Everything starts with your mind.

“A human being could be alive for years and years, thinking and breathing and eating, full of a million worries and feelings and thoughts, taking up space in the world, and then, in an instant, become absent, invisible.” Jhumpa Lahiri.

This is one of my favourite quotes about life and death. I have become conscious about having a quieter mind because I want to live a better life. I would like to be able to enjoy my days without anxiety and to be able to use my time here adequately. So, I’m offering you the same advice I’m now giving myself about taking care of your mind.

  1. Be Self Aware
  2. Let Things Go 
  3. Embrace Pain 
  4. Pace Yourself
  5. Let Go of External Validation

Be Self Aware

Being self-aware means being present. Many of us live in our heads, and that’s part of the problem. We spend much of our time dreaming of things we fear or desire instead of focusing on things around us.

Why is it important

The things that play in our heads as worries are things beyond our control.  Although past experiences may justify our worries, we are uncertain about the next moment. You become present by exercising your senses and by recognising that you are a soul in a body moving through time and space.

Let Things Go

I recently learned that holding on to painful experiences stores negative energies in our minds and bodies, which could cause depression and anxiety.  So letting go of painful experiences is about putting yourself first. Again, it’s not an easy commitment. I’m learning that death can put things in perspective. If you knew that you were taking your last few breaths, would it matter that much that someone wronged you? I’m not sure it would.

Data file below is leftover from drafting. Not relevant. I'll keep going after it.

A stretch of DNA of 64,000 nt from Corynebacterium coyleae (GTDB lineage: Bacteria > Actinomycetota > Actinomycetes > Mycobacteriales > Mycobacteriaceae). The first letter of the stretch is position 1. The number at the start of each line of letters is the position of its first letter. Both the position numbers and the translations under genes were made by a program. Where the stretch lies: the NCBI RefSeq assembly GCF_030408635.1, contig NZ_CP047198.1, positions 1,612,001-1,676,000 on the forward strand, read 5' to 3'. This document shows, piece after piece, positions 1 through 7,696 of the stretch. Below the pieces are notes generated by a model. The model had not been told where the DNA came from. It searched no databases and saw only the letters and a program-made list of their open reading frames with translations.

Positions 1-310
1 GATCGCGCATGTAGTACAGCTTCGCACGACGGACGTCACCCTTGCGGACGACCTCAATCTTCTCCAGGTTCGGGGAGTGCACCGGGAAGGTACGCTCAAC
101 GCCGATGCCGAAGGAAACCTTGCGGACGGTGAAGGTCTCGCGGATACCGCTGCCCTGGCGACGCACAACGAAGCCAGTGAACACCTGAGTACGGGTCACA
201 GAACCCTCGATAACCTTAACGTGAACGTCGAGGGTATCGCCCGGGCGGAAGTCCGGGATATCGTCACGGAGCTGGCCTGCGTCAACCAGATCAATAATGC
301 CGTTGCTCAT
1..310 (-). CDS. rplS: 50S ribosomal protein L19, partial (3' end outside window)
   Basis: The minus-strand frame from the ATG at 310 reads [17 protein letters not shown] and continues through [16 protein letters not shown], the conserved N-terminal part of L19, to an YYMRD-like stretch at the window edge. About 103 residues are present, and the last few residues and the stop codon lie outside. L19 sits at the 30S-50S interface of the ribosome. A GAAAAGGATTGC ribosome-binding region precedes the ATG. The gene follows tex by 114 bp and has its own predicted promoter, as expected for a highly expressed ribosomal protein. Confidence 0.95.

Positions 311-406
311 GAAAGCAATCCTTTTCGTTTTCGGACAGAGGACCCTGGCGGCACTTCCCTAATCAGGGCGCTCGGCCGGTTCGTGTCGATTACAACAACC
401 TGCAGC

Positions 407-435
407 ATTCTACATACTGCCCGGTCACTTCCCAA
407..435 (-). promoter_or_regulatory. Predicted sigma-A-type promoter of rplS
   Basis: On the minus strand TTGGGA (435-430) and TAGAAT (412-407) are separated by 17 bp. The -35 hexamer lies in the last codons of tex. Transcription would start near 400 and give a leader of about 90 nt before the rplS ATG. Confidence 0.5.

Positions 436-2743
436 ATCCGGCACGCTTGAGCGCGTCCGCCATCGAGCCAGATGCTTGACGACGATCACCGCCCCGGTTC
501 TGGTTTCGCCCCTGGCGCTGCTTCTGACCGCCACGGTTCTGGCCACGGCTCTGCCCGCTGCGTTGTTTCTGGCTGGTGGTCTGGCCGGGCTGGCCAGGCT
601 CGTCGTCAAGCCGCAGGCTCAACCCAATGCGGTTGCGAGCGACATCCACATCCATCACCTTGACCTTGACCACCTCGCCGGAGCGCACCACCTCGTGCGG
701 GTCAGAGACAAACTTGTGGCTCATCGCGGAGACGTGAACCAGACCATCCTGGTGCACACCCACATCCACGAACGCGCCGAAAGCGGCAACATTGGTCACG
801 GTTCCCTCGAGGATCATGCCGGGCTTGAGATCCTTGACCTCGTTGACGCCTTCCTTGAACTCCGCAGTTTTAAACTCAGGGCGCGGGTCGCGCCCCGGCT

Embrace  Pain

Chimamanda’s words about “our standardized ideologies not always fitting our lives because life is messy” has recently taken a new meaning for me. It’s more important to let life be what it is than build a mental construct of what should and shouldn’t be. Or what should or shouldn’t happen to us. It’s easy to write things but in reality, it’s difficult. In reality, embracing pain is being able to have difficult conversations with those we still consider our loved ones. It’s being OK even if the outcomes are not OK.  Spend less time protecting yourself from pain.

Pace Yourself.

The pressure to be better is real. I can’t overemphasize this and I acknowledge that self-help is part of the problem.  However, balance is the answer to the question of whether you should strive or not strive for a better life.

Let Go of External validation.

Stop trying to please everyone. We are all living with a measure of external validation but it gets out of hand when everything we do is fueled by what others would think of us.   I’m not asking you to be a bad person. However, we all must from time to time, examine the intentions with which we act.